State-run hospitals are facing a shortage of nearly 4,000 full-time nurses. This does not conform to the Indian Nursing Council norms which stipulate a nurse-patient ratio of 1:4.
In fact, the average nurse-patient ratio across the State is 1:40 and the situation is worse in the city.
“Of the 9,000 sanctioned posts, there are only 5,000 nurses on rolls. Although most hospitals in the State have been upgraded the number of sanctioned posts has not been increased,” H.H. Dasegowda, State Senior Assistant Director of Nursing, told The Hindu on the eve of International Nurses' Day.
Countering this, Bangalore Medical College and Research Institute (BMCRI) Dean and Director G.T. Subhas said: “The Governing Council of BMCRI has permitted us to appoint nurses when there is a need. The services of those who had been appointed on contract will also be regularised soon. The actual shortage is in the district and taluk hospitals.”
He said the services of student nurses are used when necessary. That apart, all the beds in the hospitals are not always occupied. “So we are able to manage with the existing staff,” he added.
The nurses' community, however, insists there is a crippling shortage. According to the INC, the nurse-patient ratio should be 1:3 in surgical wards, 1:4 in medical wards and 1:1 in ICUs. But in almost all hospitals, including Bowring and Lady Curzon, Victoria, Vani Vilas and K.C. General, the ratio is 1:40 in surgical wards, 1:60 in medical wards and 1:4 in ICUs, Mr. Dasegowda said.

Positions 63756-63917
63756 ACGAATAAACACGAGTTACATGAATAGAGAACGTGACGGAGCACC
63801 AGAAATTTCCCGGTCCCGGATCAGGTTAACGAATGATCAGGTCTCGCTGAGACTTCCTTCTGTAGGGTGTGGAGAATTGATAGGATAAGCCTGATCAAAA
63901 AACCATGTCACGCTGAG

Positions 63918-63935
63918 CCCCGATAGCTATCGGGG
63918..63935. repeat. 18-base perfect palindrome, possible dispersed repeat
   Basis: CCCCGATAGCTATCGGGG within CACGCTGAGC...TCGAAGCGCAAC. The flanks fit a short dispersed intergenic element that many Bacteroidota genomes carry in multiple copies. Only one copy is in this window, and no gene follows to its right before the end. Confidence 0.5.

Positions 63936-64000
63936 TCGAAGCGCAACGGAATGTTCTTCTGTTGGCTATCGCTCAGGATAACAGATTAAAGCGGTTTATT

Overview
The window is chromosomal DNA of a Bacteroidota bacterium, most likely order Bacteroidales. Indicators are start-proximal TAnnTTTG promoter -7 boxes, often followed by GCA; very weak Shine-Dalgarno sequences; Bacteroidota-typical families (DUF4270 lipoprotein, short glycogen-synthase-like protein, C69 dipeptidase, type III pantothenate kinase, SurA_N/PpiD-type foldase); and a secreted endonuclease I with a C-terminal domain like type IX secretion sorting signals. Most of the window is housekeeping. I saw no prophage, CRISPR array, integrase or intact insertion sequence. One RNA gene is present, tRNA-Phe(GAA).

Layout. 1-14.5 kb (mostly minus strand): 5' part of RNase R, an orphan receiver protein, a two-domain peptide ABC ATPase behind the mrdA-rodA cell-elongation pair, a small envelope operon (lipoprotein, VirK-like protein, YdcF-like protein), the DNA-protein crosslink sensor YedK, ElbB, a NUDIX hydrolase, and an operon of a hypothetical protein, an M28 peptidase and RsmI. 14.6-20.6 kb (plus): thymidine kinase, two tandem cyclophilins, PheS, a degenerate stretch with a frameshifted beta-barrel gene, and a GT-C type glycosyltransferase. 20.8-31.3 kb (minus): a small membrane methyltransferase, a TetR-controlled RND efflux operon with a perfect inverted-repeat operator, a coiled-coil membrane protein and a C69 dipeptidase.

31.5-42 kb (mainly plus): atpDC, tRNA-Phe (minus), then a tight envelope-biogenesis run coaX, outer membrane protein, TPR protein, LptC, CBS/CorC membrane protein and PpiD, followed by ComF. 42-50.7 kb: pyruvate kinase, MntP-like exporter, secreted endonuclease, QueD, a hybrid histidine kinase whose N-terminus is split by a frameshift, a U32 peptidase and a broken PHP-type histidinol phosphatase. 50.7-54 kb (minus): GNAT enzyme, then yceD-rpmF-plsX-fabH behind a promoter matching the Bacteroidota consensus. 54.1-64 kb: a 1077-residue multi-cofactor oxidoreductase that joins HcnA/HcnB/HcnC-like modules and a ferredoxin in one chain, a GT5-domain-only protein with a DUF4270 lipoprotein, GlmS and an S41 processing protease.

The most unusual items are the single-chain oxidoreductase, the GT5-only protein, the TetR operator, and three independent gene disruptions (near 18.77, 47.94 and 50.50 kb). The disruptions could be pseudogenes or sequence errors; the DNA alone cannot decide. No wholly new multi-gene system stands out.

“There is a severe shortage despite the Government appointing nurses on contract. Repeated requests to set right this anomaly has gone in vain,” said Mr. Dasegowda, who is also adviser for Karnataka State Government Nurses Association (KSGNA).
He said contract nurses did not have the same commitment that full-fledged nurses have and they cannot be held accountable.
The work conditions are also bad. KSGNA president Kamala Hugar said: “Our salaries are low and we don't have basic amenities such as changing/rest rooms, toilets or even drinking water facility in the hospital.”
“In Vani Vilas Hospital, some 30-40 of us on a single shift have only one rest room and two toilets. Sometimes we use the toilets in the wards,” she said.
“We are always under the threat of contracting infectious diseases while handling patients. We don't have any security and it is difficult, especially during night duty, when we have to face the wrath of patients' relatives for no fault of ours,” she said.
Passing the buck
Recalling how nurses were held responsible for dirty toilets in Bowring Hospital during a recent visit by Medical Education Minister Ramchandre Gowda, Ms. Hugar said: “There is a housekeeping agency for that, but we were blamed.”
Keywords: Medical facilities